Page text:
German-French University - Université franco-allemande

The Impact of Climate Change on the Cultivation of Wine, Fruit and Vegetables to be the Focus of Research Work

With the establishment of a French-German doctoral program "Climate Impact Research on Special Crops and their Processing Products", Geisenheim University and the Université de Bordeaux, together with the associated Australian partners (University of Adelaide and Australian Wine Research Institute), intend to pool their competences in this field even more purposefully in future. The participating institutes have been working together on viticultural and enological topics in the BAG Institute (Bordeaux-Adelaide-Geisenheim) since 2010. The establishment of a joint doctoral program proves the success of the existing initiative and further strengthens the links between the individual institutes.

The graduate school, which is already looking for suitable candidates, will be funded by the Franco-German University (DFH) for four years from January 1, 2018.

"Climate change and food are among the most pressing issues of our time, for which we must find global solutions. The combination of the Bordeaux, Geisenheim and Adelaide locations is ideal for mapping the diverse issues in the context of three climatically diverse regions in both hemispheres. Thanks to different focal points of competence and research at the individual institutions, we can create great synergy effects," says Prof. Dr. Hans Reiner Schultz, President of Geisenheim University. "It is essential that our doctoral students are able to identify and solve the problems of science and practice in the future thanks to a progress-oriented and science-led  education. We would therefore like to thank the DFH for its financial support," adds Prof. Dr. Alain Blanchard, Director of the  Institut des Sciences de la Vigne et du Vin at the Université de Bordeaux.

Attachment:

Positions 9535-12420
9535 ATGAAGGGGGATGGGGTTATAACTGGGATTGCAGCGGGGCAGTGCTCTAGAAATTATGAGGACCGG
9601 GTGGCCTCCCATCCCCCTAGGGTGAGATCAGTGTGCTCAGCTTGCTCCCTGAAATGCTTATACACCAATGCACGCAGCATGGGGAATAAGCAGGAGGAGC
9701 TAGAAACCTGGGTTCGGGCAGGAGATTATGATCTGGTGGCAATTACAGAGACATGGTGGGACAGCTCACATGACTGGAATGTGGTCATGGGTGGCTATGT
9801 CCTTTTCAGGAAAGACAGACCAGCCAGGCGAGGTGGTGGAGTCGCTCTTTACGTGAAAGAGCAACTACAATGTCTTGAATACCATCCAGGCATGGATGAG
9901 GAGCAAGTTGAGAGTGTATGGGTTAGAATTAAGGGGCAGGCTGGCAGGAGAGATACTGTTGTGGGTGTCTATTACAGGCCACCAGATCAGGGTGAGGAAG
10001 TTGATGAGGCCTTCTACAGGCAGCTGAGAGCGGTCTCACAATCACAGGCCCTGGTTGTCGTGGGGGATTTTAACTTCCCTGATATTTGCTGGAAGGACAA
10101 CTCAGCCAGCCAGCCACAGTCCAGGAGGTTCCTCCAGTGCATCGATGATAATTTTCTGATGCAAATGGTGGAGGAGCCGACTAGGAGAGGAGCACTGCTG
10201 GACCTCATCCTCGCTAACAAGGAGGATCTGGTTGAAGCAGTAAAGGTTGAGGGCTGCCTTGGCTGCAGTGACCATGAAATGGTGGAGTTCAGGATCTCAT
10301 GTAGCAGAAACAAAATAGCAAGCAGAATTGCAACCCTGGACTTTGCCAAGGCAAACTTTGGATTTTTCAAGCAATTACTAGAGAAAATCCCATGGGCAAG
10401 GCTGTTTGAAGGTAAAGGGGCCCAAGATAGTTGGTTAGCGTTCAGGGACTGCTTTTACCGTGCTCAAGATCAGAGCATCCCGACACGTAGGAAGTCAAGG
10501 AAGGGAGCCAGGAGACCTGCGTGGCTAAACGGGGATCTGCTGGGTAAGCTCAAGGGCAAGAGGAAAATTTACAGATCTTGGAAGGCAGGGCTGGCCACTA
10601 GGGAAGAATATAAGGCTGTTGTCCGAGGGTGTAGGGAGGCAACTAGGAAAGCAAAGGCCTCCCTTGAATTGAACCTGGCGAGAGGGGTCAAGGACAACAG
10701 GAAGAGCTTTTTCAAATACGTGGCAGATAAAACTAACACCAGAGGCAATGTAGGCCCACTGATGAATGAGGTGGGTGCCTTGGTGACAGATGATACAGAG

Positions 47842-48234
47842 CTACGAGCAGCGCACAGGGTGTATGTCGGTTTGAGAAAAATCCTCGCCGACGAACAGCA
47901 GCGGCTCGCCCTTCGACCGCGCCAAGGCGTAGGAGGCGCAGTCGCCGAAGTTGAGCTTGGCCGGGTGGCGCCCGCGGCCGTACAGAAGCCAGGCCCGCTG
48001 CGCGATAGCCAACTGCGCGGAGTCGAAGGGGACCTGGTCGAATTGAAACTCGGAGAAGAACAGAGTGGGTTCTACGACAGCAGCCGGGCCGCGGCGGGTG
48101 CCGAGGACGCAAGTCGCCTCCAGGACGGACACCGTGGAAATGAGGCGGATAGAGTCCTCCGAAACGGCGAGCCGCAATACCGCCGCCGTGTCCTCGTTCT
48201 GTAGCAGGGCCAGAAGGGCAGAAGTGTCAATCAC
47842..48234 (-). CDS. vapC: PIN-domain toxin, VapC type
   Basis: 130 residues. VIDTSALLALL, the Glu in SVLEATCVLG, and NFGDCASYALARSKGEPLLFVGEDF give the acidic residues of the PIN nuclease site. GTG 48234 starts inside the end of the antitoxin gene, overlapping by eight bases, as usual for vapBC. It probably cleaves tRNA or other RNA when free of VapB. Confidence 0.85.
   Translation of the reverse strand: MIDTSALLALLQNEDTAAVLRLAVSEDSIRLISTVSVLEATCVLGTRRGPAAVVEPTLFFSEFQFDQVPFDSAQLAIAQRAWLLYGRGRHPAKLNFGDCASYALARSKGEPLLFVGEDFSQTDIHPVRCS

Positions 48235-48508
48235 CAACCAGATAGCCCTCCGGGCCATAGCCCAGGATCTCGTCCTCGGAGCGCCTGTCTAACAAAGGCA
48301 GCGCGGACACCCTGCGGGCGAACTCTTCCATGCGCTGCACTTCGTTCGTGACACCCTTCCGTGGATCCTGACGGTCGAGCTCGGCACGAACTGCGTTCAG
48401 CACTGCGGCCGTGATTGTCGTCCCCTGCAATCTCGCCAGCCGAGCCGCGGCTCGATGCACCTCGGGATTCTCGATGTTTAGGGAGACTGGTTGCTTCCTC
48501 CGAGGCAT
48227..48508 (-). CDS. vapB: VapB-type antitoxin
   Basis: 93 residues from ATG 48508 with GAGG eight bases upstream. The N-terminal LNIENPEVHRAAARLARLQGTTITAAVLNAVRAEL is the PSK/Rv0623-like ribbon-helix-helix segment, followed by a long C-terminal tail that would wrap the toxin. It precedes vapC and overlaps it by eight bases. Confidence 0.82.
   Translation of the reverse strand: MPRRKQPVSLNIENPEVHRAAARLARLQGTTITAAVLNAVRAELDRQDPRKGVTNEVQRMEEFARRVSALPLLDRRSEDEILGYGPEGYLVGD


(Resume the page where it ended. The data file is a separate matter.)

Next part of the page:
From 2018, the French-German graduate school will initially accept one doctoral student per main location and year. They will complete their doctorate in a Cotutelle procedure between Bordeaux and Geisenheim and spend about half of their working time at both locations. If the research topic allows it, the project can also be carried out in Adelaide. In addition, the young scientists will be networking with each other and with external speakers in regular meetings. The doctorate is awarded jointly by Hochschule Geisenheim University and the Université de Bordeaux. DFH funding includes mobility assistance for doctoral candidates in the foreign phase, support for guest lecturers at partner universities and the organisation of subject-specific workshops.




Christiane Jost
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